It is widely said that money is the mother’s milk of politics. The issue of race, however, may be called its hemlock (the poison extracted from the leaves of the hemlock plant, also known as conium. The coniferous hemlock tree, also called tsuga, is not harmful to humans).
Many political careers and campaigns have foundered due to indiscreet remarks seized upon by a rival candidate in an effort to show racism or bias. This is an area in which great care is required. One recent head to fall to that taboo was Senator George Allen of Virginia, a candidate for the Republican presidential nomination, who referred to a dark-skinned volunteer for his rival as a “macaca”, a type of monkey. It is a word that may be used as a slur against African immigrants.
When a minority candidate, or a woman, or disabled person is in the race, the white male must be extremely carefully in everything he says or does. Sometimes the mere fact of running against a minority opponent can be held against the candidate in future races. This could the case with Attorney General Andrew Cuomo’s possible 2010 gubernatorial challenge of Governor David Paterson. Despite Paterson’s low polling numbers, the Governor’s ethnicity and physical disability may dissuade Cuomo from running in the Democratic primary. In the media and political circles, Cuomo has already been faulted for opposing Carl McCall for the Democratic nomination for governor in 2002. Ultimately, Cuomo withdrew from the race although he was still on the primary ballot. Will he now oppose an incumbent African-American to seek promotion for himself? On the other hand, if Cuomo holds back, and Paterson is defeated by a moderate Republican, that would not be a satisfactory result either.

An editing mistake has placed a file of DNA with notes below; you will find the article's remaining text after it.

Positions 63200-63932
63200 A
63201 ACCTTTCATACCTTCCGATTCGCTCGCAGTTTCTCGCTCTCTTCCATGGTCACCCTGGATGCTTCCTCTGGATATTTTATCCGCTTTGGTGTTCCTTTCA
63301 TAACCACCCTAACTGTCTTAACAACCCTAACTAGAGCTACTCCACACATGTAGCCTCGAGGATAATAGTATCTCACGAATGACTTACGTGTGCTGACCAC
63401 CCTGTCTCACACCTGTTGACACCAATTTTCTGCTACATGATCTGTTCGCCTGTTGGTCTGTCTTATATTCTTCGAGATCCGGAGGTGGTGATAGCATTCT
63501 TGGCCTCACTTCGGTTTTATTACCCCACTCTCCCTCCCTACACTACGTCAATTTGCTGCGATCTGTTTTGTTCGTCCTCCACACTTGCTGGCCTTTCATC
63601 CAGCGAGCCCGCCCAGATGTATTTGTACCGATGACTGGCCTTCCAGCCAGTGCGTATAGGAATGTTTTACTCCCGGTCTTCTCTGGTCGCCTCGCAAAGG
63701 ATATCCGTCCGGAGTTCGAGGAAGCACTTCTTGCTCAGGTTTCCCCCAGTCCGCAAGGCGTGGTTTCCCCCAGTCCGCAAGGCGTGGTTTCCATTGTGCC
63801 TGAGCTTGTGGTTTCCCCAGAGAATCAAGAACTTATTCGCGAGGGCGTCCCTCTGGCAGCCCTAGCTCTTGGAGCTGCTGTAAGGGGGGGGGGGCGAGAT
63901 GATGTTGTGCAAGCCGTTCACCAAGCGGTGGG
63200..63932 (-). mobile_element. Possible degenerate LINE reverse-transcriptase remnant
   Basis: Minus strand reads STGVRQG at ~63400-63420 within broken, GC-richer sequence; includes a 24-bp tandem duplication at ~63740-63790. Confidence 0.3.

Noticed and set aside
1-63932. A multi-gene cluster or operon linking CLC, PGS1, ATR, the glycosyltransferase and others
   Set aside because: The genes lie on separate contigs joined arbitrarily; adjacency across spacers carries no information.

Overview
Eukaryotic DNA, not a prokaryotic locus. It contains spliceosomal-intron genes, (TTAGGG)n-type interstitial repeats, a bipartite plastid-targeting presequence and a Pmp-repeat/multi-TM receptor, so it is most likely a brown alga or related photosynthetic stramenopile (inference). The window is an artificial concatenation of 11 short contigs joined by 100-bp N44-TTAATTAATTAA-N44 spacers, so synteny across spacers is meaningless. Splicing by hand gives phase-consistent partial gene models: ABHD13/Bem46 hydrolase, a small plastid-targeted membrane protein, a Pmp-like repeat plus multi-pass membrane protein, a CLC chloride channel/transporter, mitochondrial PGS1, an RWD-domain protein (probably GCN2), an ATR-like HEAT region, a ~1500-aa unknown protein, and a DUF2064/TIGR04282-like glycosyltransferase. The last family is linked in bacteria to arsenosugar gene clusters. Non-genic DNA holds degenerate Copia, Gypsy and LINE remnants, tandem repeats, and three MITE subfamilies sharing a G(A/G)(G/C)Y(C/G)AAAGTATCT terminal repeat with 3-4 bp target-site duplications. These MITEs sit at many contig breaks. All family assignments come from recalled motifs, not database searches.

Resolving this sort of dilemma used to be left to party bosses. One result of their decline in power and influence is that there are no longer authority figures (Godfathers, perhaps) to address political problems of this nature. The voting public makes the decisions, in primary and general election, influenced by radio and television advertising. By then, however, it may be too late to achieve the desired political result.
Anthony Weiner, in his decisions in both 2005 and 2009, may be credited with keeping his powder dry, and not entering into a situation likely to lead to defeat. During both campaigns, he seems to have navigated tricky political territory with some agility, although the result is that he has remained in his current office, which is nothing to sneeze at.
For Weiner, the downside on his decision would be a Thompson victory over Bloomberg, an outcome he must publicly support while he may privately cringe. This observation is not based on personal knowledge of any individual’s psyche, but with experience in government one acquires a certain familiarity with “the business we have chosen” (Rule 29-B). It would require a far more altruistic temperament than any politician I know possesses not to be dismayed at the ascent of a rival to a position one thought unattainable. Recent example: Democratic heavyweights declining to seek the Presidency in 1992 because they thought Bush 41 was unbeatable after Kuwait. Without that, we might never have had Bill and Hillary.
What would politics be like then?